|Best stabilized bike for kids||Raleigh MXR 16|| |
This tricycle has removable training wheels perfect for giving your little one plenty of stability before they test out their balance.
The coaster brake keeps them focused on their feet and is easy to operate.
For the size of the bike, it is quite heavy at 20 pounds.
|Best balance bike for kids||Strider 12 Sport Balance Bike|| |
Suitable for ages from 18 months to 5 years old, this no-pedal pick helps your kid learn the essentials of riding before moving onto the big league.
Both the seat and handlebar adjust easily to suit your little rider.
There are no written instructions for assembly included.
|Best mountain bike for kids||Co-op Cycles’ REV DRT Bike|| |
This lightweight eight-speed with hydraulic disc brakes allows your kid to tag along on any outdoor adventure with the tool they need to keep in stride.
The suspension fork minimizes jolting and bumps on rough terrain.
The price tag on this pick is higher than other options.
By: Jackson Copper
When you’re a kid, getting a brand-new bike is the epitome of excitement and the ultimate sign of freedom. From riding around the block with friends to going for a quick family pedal on the weekends, a bike is a great marker for growing up and getting more independent. Whether your kids are starting out on their first balance bike or getting ready to tackle tough terrain on a mountain bike, you’ll need to make sure you purchase a model that suits their size and experience. With so many options out there, it can be difficult to discern where to start. To help get you started, we’ve compiled a list of questions to consider, as well as some of our favorite picks, so you can find the best kids’ bikes for your youngster.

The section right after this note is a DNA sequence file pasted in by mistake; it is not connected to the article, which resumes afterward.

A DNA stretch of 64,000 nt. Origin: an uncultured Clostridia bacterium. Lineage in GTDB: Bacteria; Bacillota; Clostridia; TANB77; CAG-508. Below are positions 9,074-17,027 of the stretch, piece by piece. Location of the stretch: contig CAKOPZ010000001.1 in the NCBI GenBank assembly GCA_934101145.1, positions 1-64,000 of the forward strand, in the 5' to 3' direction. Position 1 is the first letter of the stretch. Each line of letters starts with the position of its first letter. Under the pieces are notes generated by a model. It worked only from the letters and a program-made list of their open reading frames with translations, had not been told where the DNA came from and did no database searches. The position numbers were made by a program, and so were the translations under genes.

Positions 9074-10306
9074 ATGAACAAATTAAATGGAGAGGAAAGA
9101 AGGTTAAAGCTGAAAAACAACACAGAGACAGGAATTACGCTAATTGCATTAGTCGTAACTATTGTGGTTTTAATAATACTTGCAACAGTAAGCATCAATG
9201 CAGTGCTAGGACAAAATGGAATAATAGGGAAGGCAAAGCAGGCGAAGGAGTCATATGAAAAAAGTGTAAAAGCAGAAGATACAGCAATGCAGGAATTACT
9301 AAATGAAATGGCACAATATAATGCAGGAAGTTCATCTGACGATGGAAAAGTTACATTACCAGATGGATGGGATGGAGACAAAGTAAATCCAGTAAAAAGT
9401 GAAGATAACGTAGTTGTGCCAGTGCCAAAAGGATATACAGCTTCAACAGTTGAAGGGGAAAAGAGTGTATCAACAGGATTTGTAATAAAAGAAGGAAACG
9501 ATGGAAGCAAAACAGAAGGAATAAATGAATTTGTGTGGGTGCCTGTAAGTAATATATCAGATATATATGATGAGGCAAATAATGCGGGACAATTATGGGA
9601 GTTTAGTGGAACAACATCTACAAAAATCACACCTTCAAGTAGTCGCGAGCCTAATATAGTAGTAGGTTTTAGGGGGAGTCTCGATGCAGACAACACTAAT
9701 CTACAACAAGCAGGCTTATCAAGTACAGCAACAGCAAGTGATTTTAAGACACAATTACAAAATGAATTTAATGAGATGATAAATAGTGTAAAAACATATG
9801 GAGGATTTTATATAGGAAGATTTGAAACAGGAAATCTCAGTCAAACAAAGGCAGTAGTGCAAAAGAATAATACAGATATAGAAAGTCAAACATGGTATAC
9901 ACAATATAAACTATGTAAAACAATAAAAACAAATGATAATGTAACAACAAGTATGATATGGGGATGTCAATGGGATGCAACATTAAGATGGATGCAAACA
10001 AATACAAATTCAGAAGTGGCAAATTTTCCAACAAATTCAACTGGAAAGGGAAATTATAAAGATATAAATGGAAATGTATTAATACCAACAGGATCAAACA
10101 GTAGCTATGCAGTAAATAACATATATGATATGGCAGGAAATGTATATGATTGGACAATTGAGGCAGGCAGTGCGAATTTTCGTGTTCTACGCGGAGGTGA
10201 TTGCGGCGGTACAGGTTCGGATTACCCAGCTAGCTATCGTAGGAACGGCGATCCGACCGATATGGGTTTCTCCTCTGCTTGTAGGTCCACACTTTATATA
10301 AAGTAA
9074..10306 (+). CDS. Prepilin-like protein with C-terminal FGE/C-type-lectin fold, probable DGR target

Things to consider before buying a kids bike
The best kids’ bike will vary depending on your child’s height, weight, and skill level. Generally speaking, you’ll be looking for bikes by seat height or wheel size between 12 and 24 inches, which will correlate to your kid’s age, height, and inseam. Beyond size, the next thing to consider is your kid’s skill level: Do they need training wheels, fixed gear, or a mountain bike? While all these components are simple enough, take the time to make sure your measurements are correct, and whether a classic pick of one of the specialized kids’ bikes is appropriate.
What size bike does your child need?